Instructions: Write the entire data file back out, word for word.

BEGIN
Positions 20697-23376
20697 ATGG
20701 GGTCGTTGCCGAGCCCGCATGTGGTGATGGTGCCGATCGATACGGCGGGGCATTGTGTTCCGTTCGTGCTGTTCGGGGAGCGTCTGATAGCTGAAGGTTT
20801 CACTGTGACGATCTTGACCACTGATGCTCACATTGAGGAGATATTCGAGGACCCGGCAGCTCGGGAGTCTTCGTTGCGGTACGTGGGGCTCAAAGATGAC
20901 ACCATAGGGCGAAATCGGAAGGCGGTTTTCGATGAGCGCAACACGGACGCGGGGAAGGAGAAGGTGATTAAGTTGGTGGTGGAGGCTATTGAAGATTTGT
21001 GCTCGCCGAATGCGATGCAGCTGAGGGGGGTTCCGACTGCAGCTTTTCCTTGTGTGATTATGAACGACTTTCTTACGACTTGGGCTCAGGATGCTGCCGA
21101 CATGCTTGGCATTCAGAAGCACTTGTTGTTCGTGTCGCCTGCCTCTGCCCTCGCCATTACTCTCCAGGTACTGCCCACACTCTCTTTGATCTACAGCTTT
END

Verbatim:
Positions 20697-23376
20697 ATGG
20701 GGTCGTTGCCGAGCCCGCATGTGGTGATGGTGCCGATCGATACGGCGGGGCATTGTGTTCCGTTCGTGCTGTTCGGGGAGCGTCTGATAGCTGAAGGTTT
20801 CACTGTGACGATCTTGACCACTGATGCTCACATTGAGGAGATATTCGAGGACCCGGCAGCTCGGGAGTCTTCGTTGCGGTACGTGGGGCTCAAAGATGAC
20901 ACCATAGGGCGAAATCGGAAGGCGGTTTTCGATGAGCGCAACACGGACGCGGGGAAGGAGAAGGTGATTAAGTTGGTGGTGGAGGCTATTGAAGATTTGT
21001 GCTCGCCGAATGCGATGCAGCTGAGGGGGGTTCCGACTGCAGCTTTTCCTTGTGTGATTATGAACGACTTTCTTACGACTTGGGCTCAGGATGCTGCCGA
21101 CATGCTTGGCATTCAGAAGCACTTGTTGTTCGTGTCGCCTGCCTCTGCCCTCGCCATTACTCTCCAGGTACTGCCCACACTCTCTTTGATCTACAGCTTT